Inviting the help of colleagues worldwide, the concise Diagnostic Issues in Substance Use Disorders is part of the new series Advancing the Research Agenda for DSM-V. Its 19 chapters by an international group of experts are designed to stimulate questions that will help guide research related to the development of the next editions of the Diagnostic and Statistical Manual of Mental Disorders (DSM-V) and the International Classification of Diseases (ICD-11), with the goal of ensuring that the major substance use diagnoses represent the same condition in both references. They cover 10 major issues in three main sections: Overarching issues relevant for the development of international diagnostic systems -- statistical modeling techniques and whether DSM-V should use categorical and/or dimensional diagnostic approaches; methods review, emphasizing new hybrid techniques for developing and testing diagnostic concepts; the need for separate clinical and research-oriented diagnostic criteria, incorporating both categorical and dimensional attributes; neurobiological changes characterizing substance dependence; the importance of cultural attributes in developing definitions of substance use disorders; and the history of the development of diagnostic systems and how to optimize the crosswalk between DSM and ICD. Research questions more specific to the substance use disorders section of DSM -- comorbidity between substance use disorders and other psychiatric conditions, the relatively unique clinical course of substance-induced mental disorders and appropriate treatment approaches; the precision of the criteria and threshold for a diagnosis and how to improve them; the subtypes of substance use disorder, including how they have been derived and the extent to which they relate to neurobiological processes; the seemingly high prevalence of alcohol dependence in young people; suggested research questions to evaluate the application of diagnostic criteria to adolescents; and the specific psychoactive substances cannabis and nicotine. Whether substance use disorders should be included in a broader section termed addictive disorders -- impulse-control disorders (especially pathological gambling and the advantages and disadvantages of adding it to the current substance use disorders section), identifying research opportunities regarding their assessment and neurocognitive and physiological bases, discussing the specifics of the research agenda and how it might be implemented, and presenting questions generated by the research agenda developmental process. This informative compendium distills the findings of a wealth of recent research and concludes with recommendations for exploiting research opportunities that promise to inform decisions regarding DSM-V and other classification systems. As such, it will prove invaluable for clinicians and researchers everywhere.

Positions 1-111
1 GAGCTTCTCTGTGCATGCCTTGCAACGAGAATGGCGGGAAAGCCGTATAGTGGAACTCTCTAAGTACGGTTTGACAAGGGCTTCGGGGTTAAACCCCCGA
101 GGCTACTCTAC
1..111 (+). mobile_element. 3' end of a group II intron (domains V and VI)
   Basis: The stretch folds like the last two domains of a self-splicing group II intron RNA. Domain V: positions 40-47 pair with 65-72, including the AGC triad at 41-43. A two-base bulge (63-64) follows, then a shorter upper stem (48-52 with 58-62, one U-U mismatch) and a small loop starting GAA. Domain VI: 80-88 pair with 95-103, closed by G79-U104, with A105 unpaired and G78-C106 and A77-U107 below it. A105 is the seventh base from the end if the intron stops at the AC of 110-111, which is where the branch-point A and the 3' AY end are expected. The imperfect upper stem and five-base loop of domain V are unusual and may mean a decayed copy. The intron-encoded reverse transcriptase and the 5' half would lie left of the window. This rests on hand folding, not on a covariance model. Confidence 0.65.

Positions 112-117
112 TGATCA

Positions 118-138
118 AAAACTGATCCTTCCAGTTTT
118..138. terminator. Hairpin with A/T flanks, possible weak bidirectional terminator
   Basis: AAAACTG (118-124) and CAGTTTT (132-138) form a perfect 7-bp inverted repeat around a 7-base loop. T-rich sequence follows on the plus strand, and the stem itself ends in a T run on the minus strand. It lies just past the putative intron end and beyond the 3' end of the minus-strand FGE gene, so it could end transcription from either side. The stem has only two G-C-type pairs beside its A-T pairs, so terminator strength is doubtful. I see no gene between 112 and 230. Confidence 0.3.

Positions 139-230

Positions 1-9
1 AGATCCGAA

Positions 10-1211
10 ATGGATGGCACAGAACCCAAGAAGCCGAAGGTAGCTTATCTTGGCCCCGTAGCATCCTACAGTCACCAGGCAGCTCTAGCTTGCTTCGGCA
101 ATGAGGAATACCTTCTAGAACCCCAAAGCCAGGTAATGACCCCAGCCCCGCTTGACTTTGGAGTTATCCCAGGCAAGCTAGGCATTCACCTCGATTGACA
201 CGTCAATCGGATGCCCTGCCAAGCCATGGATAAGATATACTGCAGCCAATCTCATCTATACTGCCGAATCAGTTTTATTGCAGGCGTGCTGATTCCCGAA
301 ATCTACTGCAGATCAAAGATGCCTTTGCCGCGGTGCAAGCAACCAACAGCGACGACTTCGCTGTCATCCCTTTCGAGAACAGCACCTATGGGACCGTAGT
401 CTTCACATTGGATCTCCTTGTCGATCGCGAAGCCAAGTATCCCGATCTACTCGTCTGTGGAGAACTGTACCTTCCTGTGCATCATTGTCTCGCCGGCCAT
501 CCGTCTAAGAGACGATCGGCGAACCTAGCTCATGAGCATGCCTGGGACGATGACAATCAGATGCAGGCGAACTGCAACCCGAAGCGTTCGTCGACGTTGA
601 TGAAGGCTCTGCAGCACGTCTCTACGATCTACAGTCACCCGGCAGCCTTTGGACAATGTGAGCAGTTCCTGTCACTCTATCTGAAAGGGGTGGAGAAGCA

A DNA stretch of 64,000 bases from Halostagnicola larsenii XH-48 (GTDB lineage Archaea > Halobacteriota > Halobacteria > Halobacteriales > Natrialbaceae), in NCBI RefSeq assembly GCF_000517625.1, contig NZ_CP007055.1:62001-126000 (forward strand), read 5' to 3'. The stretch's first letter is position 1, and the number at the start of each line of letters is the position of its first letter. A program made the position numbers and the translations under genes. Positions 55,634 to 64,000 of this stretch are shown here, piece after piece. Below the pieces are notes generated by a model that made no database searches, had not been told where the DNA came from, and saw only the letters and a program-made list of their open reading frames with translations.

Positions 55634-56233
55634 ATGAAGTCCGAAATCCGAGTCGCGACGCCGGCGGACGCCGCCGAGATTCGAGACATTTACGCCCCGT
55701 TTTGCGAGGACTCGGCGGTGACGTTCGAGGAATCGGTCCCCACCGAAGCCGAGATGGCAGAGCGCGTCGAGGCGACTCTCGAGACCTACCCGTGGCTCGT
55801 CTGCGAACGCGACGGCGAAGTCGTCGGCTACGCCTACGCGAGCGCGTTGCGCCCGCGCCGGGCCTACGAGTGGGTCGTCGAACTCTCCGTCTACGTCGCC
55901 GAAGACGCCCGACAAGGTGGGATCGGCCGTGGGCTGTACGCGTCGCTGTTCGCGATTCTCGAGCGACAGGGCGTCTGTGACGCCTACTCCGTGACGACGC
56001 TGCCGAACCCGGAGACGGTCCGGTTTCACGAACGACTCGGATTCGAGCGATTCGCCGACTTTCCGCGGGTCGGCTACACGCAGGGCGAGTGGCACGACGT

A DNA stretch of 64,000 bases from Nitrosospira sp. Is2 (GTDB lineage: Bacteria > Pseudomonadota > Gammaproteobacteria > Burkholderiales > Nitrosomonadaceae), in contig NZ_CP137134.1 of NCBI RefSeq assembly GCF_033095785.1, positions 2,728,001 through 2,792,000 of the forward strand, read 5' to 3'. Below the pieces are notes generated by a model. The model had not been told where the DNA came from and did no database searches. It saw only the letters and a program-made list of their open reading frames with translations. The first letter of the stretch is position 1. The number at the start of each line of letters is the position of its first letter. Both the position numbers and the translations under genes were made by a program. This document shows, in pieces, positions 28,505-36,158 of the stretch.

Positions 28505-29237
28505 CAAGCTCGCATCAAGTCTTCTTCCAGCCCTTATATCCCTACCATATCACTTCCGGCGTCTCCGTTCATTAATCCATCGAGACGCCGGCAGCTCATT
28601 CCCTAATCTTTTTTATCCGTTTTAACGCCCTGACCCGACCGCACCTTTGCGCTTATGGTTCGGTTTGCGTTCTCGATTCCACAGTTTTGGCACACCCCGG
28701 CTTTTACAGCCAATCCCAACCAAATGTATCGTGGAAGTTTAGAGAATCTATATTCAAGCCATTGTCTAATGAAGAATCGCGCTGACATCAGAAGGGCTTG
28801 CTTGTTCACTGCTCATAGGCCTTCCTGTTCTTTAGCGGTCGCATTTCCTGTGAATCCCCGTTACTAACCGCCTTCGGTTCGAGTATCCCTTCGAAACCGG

|Publication date:||24th April 2007|
|Author:||John B. Saunders|
|Publisher:||American Psychiatric Association Publishing|
|Categories:||Psychiatry, Medical diagnosis,|
John B. Saunders, M.D., F.R.C.P., is Professor of Alcohol and Drug Studies and Director of Alcohol and Drug Services at the University of Queensland School of Medicine and Royal Brisbane and Women's Hospital in Herston, Queensland, Australia. Marc A. Schuckit, M.D., is Professor of Psychiatry at the Alcohol Research Center, and Director of the Alcohol and Drug Treatment Program, at VA San Diego Healthcare System in La Jolla, California. Paul Sirovatka, M.S., is Associate Director for Research Policy Analysis in the Division of Research/American Psychiatric Institute for Research and Education in Arlington, Virginia. ...More About John B. Saunders